As with Phoenix, many Western Canadians opt to travel to Tucson by car for an extended stay, as getting around the city is most easily accomplished with your own four wheels. While the downtown core the city is nicely walkable, you’ll need a car to experience the surrounding mountains, local golf courses, museums and historic Tucson sites.
From Calgary, Tucson is a 25 hour drive. From Vancouver it’s 27 hours in the car, and 28 hours directly south of Edmonton. From Toronto, it’s a 34-hour journey.
As with Phoenix, there is a variety of accommodations to choose from in Tucson, including single homes, condos, RV Parks and mobile home communities. According to Zillow, the median home value in Tucson is $170,600, and in general, Tucson is more affordable than Phoenix – average house prices come in approximately 25% less and overall cost of living is lower overall.
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Tucson is more rustic, outdoorsy and laid-back compared to the urban, upscale environment of the Phoenix area. Most residents enjoy exploring the great outdoors and love the unique blend of old world charm and emerging heritage that manifests through a thriving art and food scene. The affordability of Tucson also tends to factor into the decision-making of Arizona-bound Canadians.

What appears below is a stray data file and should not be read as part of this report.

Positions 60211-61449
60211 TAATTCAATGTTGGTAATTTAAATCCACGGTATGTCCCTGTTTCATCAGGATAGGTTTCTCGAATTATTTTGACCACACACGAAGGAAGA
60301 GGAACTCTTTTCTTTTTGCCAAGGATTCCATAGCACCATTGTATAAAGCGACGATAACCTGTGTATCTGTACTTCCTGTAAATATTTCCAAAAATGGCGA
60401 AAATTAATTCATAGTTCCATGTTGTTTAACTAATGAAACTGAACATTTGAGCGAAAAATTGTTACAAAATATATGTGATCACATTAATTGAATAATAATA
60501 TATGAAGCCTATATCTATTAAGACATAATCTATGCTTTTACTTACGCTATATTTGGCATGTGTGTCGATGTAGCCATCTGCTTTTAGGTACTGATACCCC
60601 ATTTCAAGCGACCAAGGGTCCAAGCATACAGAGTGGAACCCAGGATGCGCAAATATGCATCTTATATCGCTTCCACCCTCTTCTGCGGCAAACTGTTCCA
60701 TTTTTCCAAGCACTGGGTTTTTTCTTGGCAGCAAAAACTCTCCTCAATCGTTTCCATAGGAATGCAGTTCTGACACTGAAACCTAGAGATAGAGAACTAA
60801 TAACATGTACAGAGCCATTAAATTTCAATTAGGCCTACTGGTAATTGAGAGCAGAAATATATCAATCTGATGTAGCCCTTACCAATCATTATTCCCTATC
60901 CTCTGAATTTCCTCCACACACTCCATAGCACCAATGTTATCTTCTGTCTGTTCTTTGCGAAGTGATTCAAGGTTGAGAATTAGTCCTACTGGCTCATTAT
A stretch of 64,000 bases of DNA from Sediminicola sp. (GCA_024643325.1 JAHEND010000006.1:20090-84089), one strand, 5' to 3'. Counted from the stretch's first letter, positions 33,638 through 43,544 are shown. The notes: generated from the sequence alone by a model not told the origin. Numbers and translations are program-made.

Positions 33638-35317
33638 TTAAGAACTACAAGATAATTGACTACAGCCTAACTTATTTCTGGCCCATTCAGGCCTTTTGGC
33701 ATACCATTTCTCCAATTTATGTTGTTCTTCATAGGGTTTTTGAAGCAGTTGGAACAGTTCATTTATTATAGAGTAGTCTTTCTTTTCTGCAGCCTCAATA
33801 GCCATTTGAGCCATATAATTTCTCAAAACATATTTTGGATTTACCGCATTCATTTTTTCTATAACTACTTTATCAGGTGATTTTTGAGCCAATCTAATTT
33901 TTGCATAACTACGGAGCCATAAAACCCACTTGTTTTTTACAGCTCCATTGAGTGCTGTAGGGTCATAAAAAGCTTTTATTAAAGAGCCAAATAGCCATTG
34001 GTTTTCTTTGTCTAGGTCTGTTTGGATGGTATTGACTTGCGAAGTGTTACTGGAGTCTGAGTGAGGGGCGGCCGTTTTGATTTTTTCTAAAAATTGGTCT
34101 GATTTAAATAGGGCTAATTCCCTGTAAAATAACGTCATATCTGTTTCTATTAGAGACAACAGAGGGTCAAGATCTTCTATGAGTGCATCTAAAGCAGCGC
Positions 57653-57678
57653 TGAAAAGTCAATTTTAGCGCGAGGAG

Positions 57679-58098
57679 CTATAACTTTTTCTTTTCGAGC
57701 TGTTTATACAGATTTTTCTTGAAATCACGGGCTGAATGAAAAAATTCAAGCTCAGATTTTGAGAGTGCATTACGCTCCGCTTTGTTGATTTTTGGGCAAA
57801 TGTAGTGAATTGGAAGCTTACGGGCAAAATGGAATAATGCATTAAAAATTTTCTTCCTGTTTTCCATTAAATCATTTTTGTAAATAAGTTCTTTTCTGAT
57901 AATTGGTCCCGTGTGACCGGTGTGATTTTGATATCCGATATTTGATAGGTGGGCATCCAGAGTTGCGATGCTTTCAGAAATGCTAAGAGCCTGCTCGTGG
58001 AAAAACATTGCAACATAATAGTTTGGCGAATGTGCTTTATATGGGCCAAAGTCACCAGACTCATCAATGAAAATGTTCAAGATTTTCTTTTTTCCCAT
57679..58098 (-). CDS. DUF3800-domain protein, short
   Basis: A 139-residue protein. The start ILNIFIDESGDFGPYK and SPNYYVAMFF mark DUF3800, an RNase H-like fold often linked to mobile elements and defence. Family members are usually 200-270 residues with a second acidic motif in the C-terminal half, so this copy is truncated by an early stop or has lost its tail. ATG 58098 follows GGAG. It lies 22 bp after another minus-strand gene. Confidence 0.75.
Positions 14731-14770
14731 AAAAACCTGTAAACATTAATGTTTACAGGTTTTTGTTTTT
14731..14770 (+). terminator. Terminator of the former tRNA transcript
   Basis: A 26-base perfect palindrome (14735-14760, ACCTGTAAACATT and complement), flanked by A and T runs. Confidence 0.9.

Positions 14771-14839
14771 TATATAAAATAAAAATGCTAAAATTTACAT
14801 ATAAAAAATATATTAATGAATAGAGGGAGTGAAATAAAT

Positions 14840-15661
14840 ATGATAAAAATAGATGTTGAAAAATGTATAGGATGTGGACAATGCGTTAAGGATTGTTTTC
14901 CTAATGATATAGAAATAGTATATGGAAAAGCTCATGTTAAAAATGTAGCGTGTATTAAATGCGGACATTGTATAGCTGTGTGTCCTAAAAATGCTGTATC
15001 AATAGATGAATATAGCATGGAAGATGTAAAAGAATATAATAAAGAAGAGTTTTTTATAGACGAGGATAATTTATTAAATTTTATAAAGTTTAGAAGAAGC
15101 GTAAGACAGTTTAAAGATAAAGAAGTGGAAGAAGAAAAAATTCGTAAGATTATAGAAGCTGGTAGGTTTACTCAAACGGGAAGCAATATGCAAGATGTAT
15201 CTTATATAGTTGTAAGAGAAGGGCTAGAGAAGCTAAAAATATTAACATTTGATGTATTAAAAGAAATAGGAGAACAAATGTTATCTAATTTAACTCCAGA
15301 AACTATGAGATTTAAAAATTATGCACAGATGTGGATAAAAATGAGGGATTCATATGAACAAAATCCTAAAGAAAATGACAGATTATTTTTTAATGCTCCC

Other Potential Destinations in Arizona
Many Arizona-bound snowbirds look at both Phoenix and Tucson as potential destinations. Take a look at our Destination: Phoenix, Arizona article for information about that dynamic city. You can also take a look at 55places.com, for a comparison of the Phoenix and Tucson areas.
Keep in mind, Phoenix and Tucson aren’t the only cities in Arizona that appeal to Canadians. Tucked into the southwest corner of the state close to the Mexican border, Yuma is gaining popularity among snowbirds. As Arizona’s warmest winter city and the sunniest year round place in the USA, it’s the perfect climate for those looking to escape winter at a great price. Affordable and easily accessible, Yuma boasts more than 60 RV resorts and parks, plus many other housing options for the value-conscious.
Sedona, on the other hand, is one of the more expensive retirement destinations in the state. Best known for its striking red rocks and stunning scenery, Sedona is an increasingly popular snowbird destination. Cooler in the evenings than other Arizona cities due to its high elevation, Sedona nonetheless offers gorgeous weather, a thriving arts scene and exceptional hiking trails.